"At the time of the Revolutionary War about 20% of the Colonial population of 22-million were black and the number of blacks that fought for the Americans was over 5,000. By 1779, some 15% of the army was black. These men served in an integrated army which would be the last one until the Korean War."

"Once the war began gold and silver coins were scarce. Each state printed its own money to pay for the way and because so much was printed and it was easy to copy, the paper money lost most of its value. When one soldier was paid $80 Continental money, the dollar was worth less than 1/4 of a penny. It was just enough money to pay for breakfast and a bit of rum. Many people called the money 'shin plasters,' because they felt that the only use it had was to bandage a sore leg."

If you'd enjoy reading the entire 145-page book for yourself, click to  Price is $30 but tell them Donna Potter Phillips sends you and ask for your discount. 

Tuesday, February 2, 2021

EWGS Special Interest Groups Offer Education


Like finding gold nuggets in a stream bed, it is super exciting to make a genealogy find. Do you agree?

EWGS, in addition to our monthly programs, offers several Special Interest Group meetings. Two of these are TAG and GRF.  Are YOU availing yourself of these learning opportunities?

TAG is The Ancestry Group, honcho'd by Marge Mero for years and now under the leadership of Janice Moershel.  All the details for taking advantage of this group (and all the other special interest groups) is on the webpage.

GRF is The Genealogy Refocus Group, honcho'd by Sonji Rutan for years and now under the leadership of Lynda Keenan. 

These groups offer monthly ZOOM meetings........... and if you're having trouble with ZOOM the directions are also on the EWGS webpage.

These wintery-at-home days are perfect for more genealogy education!

Friday, January 29, 2021

Timely Tips for Today


Tips for Today: 

(These come from Joe Grandinetti’s article in the Dec/Jan 2021 issue of InternetGENEAOGY.)

Of course, all your ancestors were law-abiding sorts. But what if they were not?  If you’ve not fully documented your roguish relatives, then you might want to look at Ancestry’s worldwide collection of court, governmental and criminal records.  Or click to Cyndi’s List and then the category of Prisons, Prisoners & Outlaws (501 links as of Oct 2020).

“We’re no longer on our own deserted islands of research; the internet has become a connective landmass for us. As I suspect many of your do, I use social media (Facebook) for genealogical purposes via liking/following groups dealing with my specific areas of interest. It’s a convenient platform for education and information exchange. Expand on this by viewing or joining roots-themed blogs.”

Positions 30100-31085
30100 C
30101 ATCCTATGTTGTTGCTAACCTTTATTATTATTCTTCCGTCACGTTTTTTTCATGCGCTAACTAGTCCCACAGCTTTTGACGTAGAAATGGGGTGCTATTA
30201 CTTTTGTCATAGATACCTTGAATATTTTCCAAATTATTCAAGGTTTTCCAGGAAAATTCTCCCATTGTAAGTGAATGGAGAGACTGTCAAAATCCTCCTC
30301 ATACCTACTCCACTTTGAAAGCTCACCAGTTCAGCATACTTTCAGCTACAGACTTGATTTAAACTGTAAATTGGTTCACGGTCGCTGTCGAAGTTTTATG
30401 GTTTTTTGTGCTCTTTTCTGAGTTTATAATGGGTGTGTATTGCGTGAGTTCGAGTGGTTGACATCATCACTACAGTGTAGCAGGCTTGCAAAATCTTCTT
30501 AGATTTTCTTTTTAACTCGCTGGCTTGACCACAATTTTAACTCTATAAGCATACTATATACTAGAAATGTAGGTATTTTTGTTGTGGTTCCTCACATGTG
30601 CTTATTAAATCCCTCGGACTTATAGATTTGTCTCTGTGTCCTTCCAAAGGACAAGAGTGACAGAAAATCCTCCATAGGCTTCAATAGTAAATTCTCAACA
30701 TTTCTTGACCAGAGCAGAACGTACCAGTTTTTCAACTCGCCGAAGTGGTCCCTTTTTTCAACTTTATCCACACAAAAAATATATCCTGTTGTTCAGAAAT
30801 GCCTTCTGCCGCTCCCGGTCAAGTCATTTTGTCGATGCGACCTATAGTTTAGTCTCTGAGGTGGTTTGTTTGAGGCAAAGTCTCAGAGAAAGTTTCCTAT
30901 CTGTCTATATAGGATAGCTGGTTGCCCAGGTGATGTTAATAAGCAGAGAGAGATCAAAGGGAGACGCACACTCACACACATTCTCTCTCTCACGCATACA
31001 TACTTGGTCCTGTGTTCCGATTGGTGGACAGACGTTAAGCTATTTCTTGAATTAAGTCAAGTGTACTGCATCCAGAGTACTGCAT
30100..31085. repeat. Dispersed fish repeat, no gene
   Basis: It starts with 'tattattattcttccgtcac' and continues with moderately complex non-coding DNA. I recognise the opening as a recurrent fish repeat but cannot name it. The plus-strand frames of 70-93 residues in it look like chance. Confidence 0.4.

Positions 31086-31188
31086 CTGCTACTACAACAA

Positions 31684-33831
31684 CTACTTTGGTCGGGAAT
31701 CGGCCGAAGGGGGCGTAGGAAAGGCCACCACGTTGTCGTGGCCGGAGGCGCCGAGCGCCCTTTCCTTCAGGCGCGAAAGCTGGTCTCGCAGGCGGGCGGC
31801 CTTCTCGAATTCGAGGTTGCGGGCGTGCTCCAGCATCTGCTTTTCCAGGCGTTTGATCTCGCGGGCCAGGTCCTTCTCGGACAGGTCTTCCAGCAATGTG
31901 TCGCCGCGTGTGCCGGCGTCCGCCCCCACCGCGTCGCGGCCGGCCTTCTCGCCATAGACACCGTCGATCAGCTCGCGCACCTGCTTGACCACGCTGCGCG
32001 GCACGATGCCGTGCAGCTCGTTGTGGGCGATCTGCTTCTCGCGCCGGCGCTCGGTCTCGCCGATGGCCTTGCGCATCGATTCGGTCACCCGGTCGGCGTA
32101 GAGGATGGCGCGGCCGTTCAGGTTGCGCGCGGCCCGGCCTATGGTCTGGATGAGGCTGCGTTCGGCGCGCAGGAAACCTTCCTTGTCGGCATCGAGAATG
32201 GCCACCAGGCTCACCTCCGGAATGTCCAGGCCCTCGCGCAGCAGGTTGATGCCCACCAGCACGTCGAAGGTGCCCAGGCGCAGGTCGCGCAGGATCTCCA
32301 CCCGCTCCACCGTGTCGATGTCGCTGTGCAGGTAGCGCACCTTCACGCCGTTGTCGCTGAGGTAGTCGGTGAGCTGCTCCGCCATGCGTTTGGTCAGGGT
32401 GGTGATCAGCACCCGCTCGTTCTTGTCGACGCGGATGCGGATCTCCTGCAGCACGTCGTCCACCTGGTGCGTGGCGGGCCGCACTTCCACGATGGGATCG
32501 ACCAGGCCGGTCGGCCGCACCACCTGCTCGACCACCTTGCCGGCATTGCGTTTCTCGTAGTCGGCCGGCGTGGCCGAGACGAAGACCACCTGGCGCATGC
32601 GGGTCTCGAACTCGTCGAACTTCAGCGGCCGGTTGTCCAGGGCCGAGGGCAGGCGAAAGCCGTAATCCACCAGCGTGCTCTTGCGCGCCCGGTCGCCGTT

Then Joe posts these blogs as some of  his favorites:

·        Eastman’s Online Genealogical Newsletter,

·        FamilySearch blog, www.familysearch.orgblog/en

·        Megan Smolenyak’s blog,

·        American Ancestors blog (New England Historic Genealogical Society),

·        Blaine Bettinger’s DNA-focused blog,

·        Randy Seaver’s Genea-Musings blog,

Tuesday, January 26, 2021

"Wurst" Case Scenario

 Let's lighten up a bit today, especially since it's rather dreary outside.

Statistically we're told that 1/4 of our collective American ancestry is from Germany or German-speaking countries. Do you eat "wurst?"

Friday, January 22, 2021

2021 Genealogy Volunteer Opportunities


2021 Genealogy Volunteer Opportunities

Anybody remember the 2000 movie Pay It Forward? The story was about a young boy’s goodwill movement known as “pay it forward.” That’s where we genealogists learned about the great necessity of stepping up, paying it forward, to help index or transcribe any number of genealogical records.  Remember?

The simplest way to define “pay it forward” is that when somebody does something for you, instead of paying that person back directly, you pass it on to another person instead.  The idea in genealogy is that we all use websites like FamilySearch and Find-A-Grave.  We can use those website, we can and do find information and answers on those (and other) websites because somebody thought to give their time to “paying it forward,” to helping with indexing.

In this coming year, especially this first six months when we will all still likely be under voluntary-mandatory-quarantine, beside learning new techniques and about new resources for ourselves, how about we give back a bit? Help with one of these needful projects? Pay it forward?

Here are some ideas to get you thinking: